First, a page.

Staying disciplined was key. TeamHealth set a goal to take all new facility partners directly into the new electronic workflow while continuing to whittle down the large backlog of existing facility partners.

Complicating the issue was TeamHealth’s rapid growth. At the onset of the project in 2007, TeamHealth was processing millions of paper charts per year. Since that time, chart volume nearly tripled. Training new employees was a constant challenge as was building the systems to conf rm records were captured correctly and verified in the system.

We’re one of the nation’s largest ED providers outsourcing staff for emergency rooms across the country, with physicians and allied health clinicians to service those facilities.

Mike Gager EDM Operations Director, TeamHealth


TeamHealth worked with KeyMark, a major reseller of document management solutions based in Liberty, S.C., to come up with an on-site scanning solution. The solution had to meet a number of stringent and sometimes conflicting requirements. TeamHealth’s on-site coordinators, who would be responsible for document scanning, typically worked with very little office space. Often times, they only had a locked drawer or cabinet to store their equipment, so the solution had to be desktop oriented and very compact. “The coordinators often share space with others, so it had to be small enough to fit in a drawer or occupy very little desktop space,” said Gager.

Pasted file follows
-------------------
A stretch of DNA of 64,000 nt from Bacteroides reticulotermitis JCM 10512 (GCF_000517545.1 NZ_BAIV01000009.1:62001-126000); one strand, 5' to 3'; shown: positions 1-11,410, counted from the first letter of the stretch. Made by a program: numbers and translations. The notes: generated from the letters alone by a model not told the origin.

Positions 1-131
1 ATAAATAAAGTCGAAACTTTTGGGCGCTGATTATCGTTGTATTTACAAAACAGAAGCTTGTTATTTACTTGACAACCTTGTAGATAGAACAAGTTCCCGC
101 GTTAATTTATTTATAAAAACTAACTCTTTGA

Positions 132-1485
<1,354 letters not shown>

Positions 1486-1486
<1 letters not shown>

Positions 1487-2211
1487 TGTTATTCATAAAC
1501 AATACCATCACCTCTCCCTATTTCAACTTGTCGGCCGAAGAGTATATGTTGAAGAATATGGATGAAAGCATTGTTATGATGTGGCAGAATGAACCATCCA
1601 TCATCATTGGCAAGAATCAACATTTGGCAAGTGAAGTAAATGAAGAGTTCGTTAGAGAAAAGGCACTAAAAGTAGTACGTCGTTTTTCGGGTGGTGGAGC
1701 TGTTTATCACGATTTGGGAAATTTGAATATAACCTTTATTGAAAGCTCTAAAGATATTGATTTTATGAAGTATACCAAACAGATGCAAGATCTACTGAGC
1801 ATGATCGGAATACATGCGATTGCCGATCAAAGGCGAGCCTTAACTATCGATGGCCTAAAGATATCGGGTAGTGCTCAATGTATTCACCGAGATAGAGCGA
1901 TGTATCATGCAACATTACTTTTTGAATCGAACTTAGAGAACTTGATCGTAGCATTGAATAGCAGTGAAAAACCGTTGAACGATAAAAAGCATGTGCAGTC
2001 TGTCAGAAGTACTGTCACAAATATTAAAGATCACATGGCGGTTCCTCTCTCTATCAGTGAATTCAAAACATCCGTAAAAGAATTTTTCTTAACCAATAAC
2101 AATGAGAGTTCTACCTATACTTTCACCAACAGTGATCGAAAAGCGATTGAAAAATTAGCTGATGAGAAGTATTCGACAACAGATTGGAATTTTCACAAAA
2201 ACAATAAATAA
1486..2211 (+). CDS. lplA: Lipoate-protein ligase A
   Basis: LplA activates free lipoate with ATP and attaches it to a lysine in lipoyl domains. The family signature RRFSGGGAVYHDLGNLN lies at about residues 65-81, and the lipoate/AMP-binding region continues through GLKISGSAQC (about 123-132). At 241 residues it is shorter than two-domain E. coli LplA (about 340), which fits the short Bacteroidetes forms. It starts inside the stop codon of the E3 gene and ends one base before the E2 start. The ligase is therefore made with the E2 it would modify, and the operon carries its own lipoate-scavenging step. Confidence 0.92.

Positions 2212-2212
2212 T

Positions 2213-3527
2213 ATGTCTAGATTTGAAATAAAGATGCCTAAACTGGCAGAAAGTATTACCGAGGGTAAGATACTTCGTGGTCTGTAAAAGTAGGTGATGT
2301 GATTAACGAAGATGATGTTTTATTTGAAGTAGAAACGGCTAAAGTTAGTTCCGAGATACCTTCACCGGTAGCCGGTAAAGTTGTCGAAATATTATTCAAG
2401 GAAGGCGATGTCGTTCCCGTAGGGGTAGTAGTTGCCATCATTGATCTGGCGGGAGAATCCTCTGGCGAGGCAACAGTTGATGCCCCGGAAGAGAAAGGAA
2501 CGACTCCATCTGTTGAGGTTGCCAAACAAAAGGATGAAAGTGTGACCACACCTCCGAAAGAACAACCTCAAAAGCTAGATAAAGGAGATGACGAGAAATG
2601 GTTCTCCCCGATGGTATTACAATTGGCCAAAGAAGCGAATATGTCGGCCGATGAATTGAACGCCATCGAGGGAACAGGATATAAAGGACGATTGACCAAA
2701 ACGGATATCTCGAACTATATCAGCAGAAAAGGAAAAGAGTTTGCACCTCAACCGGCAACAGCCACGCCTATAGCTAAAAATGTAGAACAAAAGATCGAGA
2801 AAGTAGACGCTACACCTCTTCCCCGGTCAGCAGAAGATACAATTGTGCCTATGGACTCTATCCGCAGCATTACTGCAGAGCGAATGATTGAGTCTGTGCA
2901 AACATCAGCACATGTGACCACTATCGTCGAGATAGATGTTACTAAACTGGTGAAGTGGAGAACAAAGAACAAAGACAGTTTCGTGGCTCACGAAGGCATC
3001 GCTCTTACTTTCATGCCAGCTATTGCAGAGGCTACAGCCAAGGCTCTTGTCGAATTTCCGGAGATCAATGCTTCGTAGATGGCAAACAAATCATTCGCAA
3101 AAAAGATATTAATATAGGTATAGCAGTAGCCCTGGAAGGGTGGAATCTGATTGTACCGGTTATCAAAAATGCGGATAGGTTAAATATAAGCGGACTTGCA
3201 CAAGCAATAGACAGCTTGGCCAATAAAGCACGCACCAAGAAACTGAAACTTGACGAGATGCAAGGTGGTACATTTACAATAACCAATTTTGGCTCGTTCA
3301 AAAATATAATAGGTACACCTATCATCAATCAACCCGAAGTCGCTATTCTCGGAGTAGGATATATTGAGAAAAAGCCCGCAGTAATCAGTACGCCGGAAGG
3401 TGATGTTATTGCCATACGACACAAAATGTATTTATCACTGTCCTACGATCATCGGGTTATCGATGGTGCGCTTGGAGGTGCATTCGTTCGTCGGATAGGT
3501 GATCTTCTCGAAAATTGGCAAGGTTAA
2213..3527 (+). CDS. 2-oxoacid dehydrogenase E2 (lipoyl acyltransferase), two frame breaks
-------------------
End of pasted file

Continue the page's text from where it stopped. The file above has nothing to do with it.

“We needed to move through a stack of paper pretty quickly,” said Gager. Reliability was also a high priority. “They needed the scanners to handle the heavy-duty cycles because charts come in every day,” he said.

At the same time, TeamHealth required a document scanning solution that would produce a high-quality image so that billing staff could clearly read the document. Duplex scanning was essential as well. To meet these challenging requirements, KeyMark suggested a fi Series document scanner that could integrated excellent performance with robust reliability.

To eliminate the initial massive backload of paper, KeyMark brought in a half dozen powerful fi Series production level document scanners and ran them on 12-hour shifts. Six months later the paper backload was eliminated! Along the way the TeamHealth group found other internal opportunities, particularly in HR, to eliminate paper.